Good point about the downwash on the wings. The wings would very rapidly take up the bulk of the lift duties over the rotors. The AH-56A originally had the rotor completely unload to its wings but during development a 20% load on the rotor was restored to improve stability. The rotors would be in the main just windmilling along during cruise flight. So I'm not sure if turbulence from the forward wing would be of too much worry on the aft rotor.

Also the wings mounted above the hub don’t impinge too much on the H-47's footprint. Adding conventional wings like on the Boeing Model X347 creates a very different footprint making for new taxying, loading, hangar, etc demands. The above hub wings consume space already occupied by the rotors and could be very easily folded 90 degrees to reduce width to that of the fuselage (they would have some sort of slip ring arrangement to stop them spinning with the rotors so rotating them for storage would be a piece of cake).

Also again said wings can be very high aspect ratio (and they are) for minimal drag at speed without being unwieldy on traditionally narrow helicopters. Because the rotors provide lift for takeoff/landing and slow speed flight there is no need for the better lift of low aspect ratios at slower speeds and their higher drag

Any other advantages?
 

AeroFranz

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I still think those wings have a negative effect on lift, regardless of the fact that they are not in the exhaust of the rotor. If we look at the hover case (which defines maximum power requirements) half the thrust is being generated by accellerating the flow before the rotor disc and the other half after. At least this is true with propellers in axial flow, but a rotor in hover should be the same. My point is that those wings still present some blockage to the flow, which has to go around pretty much a flat plate to get to the rotor. Then you get into issues of non-uniform flow to the rotor disc, giving you a lower figure of merit/efficiency.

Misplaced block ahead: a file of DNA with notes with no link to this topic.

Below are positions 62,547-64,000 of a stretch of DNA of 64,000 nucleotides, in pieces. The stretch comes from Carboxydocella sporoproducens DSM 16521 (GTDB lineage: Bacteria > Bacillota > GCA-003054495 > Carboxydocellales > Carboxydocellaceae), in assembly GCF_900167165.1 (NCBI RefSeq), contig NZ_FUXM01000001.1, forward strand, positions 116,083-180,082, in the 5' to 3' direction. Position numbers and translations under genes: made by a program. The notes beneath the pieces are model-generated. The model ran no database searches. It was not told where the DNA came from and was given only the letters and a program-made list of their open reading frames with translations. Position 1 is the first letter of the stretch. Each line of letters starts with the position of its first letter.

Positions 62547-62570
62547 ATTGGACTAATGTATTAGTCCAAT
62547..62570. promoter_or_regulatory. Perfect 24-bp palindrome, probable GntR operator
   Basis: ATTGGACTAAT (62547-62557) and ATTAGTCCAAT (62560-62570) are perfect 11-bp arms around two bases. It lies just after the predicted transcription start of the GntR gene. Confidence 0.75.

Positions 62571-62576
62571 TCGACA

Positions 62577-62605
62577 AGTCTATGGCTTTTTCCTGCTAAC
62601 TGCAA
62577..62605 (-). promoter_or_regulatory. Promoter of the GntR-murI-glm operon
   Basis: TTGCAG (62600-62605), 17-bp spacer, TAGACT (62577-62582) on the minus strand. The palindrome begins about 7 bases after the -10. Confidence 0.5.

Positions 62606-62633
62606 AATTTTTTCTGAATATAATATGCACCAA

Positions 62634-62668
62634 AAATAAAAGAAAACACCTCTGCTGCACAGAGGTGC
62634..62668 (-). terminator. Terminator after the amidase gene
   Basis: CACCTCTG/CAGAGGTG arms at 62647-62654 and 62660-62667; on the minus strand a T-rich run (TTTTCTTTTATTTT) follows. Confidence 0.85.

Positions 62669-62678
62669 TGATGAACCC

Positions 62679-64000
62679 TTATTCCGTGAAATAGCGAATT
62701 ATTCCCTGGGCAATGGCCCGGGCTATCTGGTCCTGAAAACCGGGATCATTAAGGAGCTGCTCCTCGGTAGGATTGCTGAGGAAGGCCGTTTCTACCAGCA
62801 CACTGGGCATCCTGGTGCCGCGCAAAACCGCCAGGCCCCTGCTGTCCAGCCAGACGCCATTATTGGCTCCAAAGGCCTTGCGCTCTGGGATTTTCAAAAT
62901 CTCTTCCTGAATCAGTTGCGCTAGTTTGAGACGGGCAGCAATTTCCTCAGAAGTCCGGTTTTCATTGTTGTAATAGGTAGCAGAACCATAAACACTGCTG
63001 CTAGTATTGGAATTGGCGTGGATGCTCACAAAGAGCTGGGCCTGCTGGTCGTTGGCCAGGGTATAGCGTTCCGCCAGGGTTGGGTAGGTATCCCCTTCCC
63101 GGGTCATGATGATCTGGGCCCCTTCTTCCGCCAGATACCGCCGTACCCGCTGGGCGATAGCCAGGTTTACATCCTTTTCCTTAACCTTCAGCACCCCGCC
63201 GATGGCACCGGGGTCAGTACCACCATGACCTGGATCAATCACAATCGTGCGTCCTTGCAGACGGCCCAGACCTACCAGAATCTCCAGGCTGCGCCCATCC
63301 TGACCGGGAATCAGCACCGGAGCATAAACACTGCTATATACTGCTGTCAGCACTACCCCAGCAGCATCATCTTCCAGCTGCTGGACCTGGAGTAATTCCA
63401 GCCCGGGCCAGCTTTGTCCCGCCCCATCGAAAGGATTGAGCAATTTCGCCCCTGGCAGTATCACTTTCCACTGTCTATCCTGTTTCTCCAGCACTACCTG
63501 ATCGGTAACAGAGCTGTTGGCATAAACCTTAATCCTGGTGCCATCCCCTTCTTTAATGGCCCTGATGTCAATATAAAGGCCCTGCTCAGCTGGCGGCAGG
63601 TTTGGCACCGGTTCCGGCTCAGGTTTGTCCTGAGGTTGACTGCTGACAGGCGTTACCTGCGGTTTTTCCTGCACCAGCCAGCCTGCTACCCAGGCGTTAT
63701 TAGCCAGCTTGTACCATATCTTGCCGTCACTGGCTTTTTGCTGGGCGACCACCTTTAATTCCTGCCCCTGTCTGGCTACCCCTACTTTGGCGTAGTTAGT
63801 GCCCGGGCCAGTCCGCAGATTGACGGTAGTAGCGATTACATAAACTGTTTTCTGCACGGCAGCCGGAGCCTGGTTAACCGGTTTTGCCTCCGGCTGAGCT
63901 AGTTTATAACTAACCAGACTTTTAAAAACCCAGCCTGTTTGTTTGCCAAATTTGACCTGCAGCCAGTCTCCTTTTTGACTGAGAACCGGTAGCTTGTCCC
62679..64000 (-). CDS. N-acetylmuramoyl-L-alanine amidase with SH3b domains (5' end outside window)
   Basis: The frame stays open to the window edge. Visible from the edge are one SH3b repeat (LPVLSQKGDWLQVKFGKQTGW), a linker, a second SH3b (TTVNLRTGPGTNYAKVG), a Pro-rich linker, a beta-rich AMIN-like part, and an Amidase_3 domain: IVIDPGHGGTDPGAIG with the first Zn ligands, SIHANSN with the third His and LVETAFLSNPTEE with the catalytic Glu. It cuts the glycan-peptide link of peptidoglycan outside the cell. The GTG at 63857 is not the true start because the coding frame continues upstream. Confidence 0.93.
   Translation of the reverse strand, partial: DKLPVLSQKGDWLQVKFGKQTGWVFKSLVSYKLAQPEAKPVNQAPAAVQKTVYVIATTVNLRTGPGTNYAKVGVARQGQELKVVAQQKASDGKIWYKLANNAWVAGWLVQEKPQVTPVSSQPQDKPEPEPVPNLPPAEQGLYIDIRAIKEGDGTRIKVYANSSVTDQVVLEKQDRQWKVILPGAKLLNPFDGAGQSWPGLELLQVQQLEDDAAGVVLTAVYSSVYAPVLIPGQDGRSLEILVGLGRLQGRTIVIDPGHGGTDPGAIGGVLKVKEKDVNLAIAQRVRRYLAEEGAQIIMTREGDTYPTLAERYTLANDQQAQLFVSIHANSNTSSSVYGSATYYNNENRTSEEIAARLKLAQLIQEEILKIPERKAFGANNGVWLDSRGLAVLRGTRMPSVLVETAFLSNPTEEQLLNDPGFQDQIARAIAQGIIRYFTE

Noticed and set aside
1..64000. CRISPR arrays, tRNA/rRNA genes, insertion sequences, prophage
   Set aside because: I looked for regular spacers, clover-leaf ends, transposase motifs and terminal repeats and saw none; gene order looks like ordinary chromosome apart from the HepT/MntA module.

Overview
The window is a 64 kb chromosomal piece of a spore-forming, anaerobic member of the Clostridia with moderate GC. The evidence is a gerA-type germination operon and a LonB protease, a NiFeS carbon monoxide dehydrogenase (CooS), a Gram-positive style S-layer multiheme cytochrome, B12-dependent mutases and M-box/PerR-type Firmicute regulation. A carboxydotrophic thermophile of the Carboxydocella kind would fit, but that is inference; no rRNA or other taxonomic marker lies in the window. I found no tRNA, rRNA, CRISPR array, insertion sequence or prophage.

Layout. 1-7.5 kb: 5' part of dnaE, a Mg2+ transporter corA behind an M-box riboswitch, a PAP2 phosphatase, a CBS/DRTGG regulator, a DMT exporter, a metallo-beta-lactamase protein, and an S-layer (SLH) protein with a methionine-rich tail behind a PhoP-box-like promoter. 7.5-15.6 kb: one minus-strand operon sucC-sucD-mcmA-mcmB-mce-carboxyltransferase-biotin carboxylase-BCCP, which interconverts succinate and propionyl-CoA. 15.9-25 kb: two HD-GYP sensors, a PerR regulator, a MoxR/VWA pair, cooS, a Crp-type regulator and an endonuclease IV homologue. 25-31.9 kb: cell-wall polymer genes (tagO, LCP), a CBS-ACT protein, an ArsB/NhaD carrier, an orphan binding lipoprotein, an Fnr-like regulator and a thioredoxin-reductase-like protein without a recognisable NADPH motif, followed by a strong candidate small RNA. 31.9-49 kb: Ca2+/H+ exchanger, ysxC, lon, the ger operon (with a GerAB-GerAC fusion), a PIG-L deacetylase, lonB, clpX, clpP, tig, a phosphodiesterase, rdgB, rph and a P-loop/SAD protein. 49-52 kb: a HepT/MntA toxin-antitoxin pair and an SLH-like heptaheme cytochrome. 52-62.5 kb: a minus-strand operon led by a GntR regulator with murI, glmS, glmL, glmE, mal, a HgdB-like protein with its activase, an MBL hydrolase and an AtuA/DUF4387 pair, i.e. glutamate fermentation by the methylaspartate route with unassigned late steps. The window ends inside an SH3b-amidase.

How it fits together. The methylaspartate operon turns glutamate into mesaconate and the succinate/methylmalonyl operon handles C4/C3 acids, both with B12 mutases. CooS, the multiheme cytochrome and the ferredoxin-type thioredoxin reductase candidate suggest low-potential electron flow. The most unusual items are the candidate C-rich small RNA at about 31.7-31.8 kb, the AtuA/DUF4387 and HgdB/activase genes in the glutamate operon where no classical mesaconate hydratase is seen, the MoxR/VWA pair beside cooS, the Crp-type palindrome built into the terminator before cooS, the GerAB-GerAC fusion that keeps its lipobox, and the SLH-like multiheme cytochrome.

Still, it's probably not as bad as if they were in the exhaust. If they can, they should tilt up the wing (V-22 lowers the flaps in a similar bid) according to flight regime, but that adds complexity.
 

yasotay

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Abraham Gubler said:
The rotors would be in the main just windmilling along during cruise flight.